The problem with that was the counterweight bolts would loosen (and sometimes fall out) and then the counterweight would bonce up and down hitting the ramped surface of the frame brackets. The hammering would wear away a lot of material on the ramp AND on the counterweight. That would cause the counterweight to settle down further (in relation to the retainer bolt holes) and prevent your retainer bolts from entering their holes in the frame when you tried to remount the weight.
The solution for that was to weld up the worn away material from the ramped surfaces enough to replace what was missing from the ramps and from the counterweight.
If you have never lifted a counterweight off before, you need a heavy chain (5/16" links minimum, 3/8" preferred) that has a single grab hook on one end only, about 5 feet or longer.
After you get the propane tank bracket off, you will see 2 large holes in the top of the counterweight.
You drop the end of the chain down through one hole and using a coat hanger or wire, you fish the end over and up through the opposite hole in the counterweight. It may be necessary for you to remove the airflow grille in the rear of the counterweight (if it still has one) to manipulate the chain.
The counterweight weighs around 3,300 Lb. so you need another forklift, or an overhead hoist of sufficient capacity to do this job.
If we could post photos here I could show you exactly where the bolts are. You will need to have your eyes about 8" to 10" above the floor at the rear of the truck to see the bolt, or bolts inside their recess pocket of the CW.
  • Posted 4 Apr 2014 01:00
  • Modified 4 Apr 2014 01:16 by poster
  • Reply by L1ftmech
  • Tennessee, United States
If you are standing behind the forklift looking at the counterweight, it will be down towards the bottom center. Usually there is a pin you have to pull up and out of the way to get to the bolt. I dont know the exact size of the bolt but it should be a socket size of around 2 inch. Its a pretty big bolt. It bolts the counterweight to the frame.
  • Posted 4 Apr 2014 00:16
  • Reply by LTS1
  • Florida, United States
Thanks, that helps a lot, the bolt is the part I haven't found yet. Can you give me any more information about that? Is it one bolt centered across the machine? Where in regards to the radiator? Can I see it from the top? About what size is it? Does it run vertical?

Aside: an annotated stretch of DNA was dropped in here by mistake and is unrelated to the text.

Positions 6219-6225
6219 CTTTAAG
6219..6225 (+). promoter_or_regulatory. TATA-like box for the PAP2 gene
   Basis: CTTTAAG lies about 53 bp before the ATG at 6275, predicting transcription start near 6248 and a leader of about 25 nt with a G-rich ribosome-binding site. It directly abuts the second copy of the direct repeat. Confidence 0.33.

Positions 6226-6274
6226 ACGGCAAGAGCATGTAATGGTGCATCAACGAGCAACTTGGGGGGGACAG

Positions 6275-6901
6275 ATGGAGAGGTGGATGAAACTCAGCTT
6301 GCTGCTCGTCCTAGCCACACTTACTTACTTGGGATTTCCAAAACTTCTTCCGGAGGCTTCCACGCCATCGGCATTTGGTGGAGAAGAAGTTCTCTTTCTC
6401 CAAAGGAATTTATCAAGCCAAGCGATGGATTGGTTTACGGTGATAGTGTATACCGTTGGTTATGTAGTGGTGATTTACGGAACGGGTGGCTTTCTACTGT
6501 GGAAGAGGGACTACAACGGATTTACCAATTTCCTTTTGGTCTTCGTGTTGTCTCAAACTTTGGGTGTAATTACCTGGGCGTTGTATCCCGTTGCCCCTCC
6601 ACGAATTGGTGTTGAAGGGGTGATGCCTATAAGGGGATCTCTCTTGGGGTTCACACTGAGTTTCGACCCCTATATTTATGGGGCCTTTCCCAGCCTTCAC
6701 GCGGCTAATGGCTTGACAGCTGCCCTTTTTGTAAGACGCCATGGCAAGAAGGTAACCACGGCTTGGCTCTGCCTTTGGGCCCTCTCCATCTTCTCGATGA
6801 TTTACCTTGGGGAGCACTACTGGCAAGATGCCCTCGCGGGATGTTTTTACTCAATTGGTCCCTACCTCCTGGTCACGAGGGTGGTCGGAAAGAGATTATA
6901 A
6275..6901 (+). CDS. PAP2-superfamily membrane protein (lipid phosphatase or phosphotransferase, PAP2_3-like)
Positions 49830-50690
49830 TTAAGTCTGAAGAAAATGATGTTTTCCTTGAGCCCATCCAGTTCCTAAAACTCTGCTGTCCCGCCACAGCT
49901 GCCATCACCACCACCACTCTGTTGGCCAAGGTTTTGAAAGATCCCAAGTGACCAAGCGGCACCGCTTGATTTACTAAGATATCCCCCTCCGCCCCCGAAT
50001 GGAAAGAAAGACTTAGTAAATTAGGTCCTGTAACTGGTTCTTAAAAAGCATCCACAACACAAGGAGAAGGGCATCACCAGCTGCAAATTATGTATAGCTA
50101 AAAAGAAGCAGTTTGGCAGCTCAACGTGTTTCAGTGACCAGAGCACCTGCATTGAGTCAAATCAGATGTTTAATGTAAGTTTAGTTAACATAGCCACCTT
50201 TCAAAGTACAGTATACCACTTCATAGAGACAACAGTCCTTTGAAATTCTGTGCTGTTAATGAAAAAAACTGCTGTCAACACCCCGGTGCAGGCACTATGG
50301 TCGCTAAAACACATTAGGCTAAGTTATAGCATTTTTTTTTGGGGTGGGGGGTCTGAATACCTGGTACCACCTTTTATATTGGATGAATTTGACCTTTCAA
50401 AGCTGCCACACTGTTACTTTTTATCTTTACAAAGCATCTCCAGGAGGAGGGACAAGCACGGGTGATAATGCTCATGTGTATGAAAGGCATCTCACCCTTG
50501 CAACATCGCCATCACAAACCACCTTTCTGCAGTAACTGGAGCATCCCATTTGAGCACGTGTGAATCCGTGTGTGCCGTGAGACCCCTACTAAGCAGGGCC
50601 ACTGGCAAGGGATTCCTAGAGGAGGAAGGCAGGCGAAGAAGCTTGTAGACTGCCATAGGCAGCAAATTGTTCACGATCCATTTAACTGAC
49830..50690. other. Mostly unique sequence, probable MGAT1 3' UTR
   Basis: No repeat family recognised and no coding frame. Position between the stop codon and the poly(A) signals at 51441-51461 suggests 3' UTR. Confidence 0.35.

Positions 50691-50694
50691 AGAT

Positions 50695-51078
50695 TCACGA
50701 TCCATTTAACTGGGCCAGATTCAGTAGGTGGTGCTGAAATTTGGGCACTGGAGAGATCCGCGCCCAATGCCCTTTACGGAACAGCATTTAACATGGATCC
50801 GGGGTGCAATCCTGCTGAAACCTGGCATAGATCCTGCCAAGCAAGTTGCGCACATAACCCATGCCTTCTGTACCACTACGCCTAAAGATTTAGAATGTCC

The forklift is at a different location about 20 minutes away so I can't just go out and look at it. The tank, bracket, and top covers are off but not the small cover over the radiator yet, so I hope I'll see it once that comes off.
Thanks a bunch,
Jim
  • Posted 3 Apr 2014 23:40
  • Reply by JimBlackwood
  • Kentucky, United States
Ok, First you take the propane tank off. Then you take the propane tank bracket assembly off of the counterweight. Take the radiator cover off, it is between the hood and the counterweight. Then at the very bottom of the counterweight there is a big bolt that bolts the counterweight to the frame of the lift. Take that bolt out. Then there should be 2 fairly large holes in the top of the counterweight. Run a strong chain down one of these holes and back out the other hole. This is how you will pull the counterweight. Then with another forklift, over head crane, or a hoist with a 2 ton capacity or greater pull up and back on the counterweight. The counterweight sits on hooks made on the frame of the lift. When you pull the weight and reinstall be very careful and go slow as damage to the radiator and or exhaust system may occur. This is how I would pull the counterweight.
  • Posted 3 Apr 2014 21:55
  • Reply by LTS1
  • Florida, United States
Sorry, wrong model number, not sure how that happened. It's a FGC25 Propane.

Jim
  • Posted 3 Apr 2014 16:29
  • Reply by JimBlackwood
  • Kentucky, United States
Jim, If your model is in fact a FBC25 you don't have a counterweight. The battery is the counterweight. There is a panel on the back of the lift. 2 bolts hold it on the lift. Inside should be the contactor panel.
  • Posted 3 Apr 2014 12:16
  • Reply by LTS1
  • Florida, United States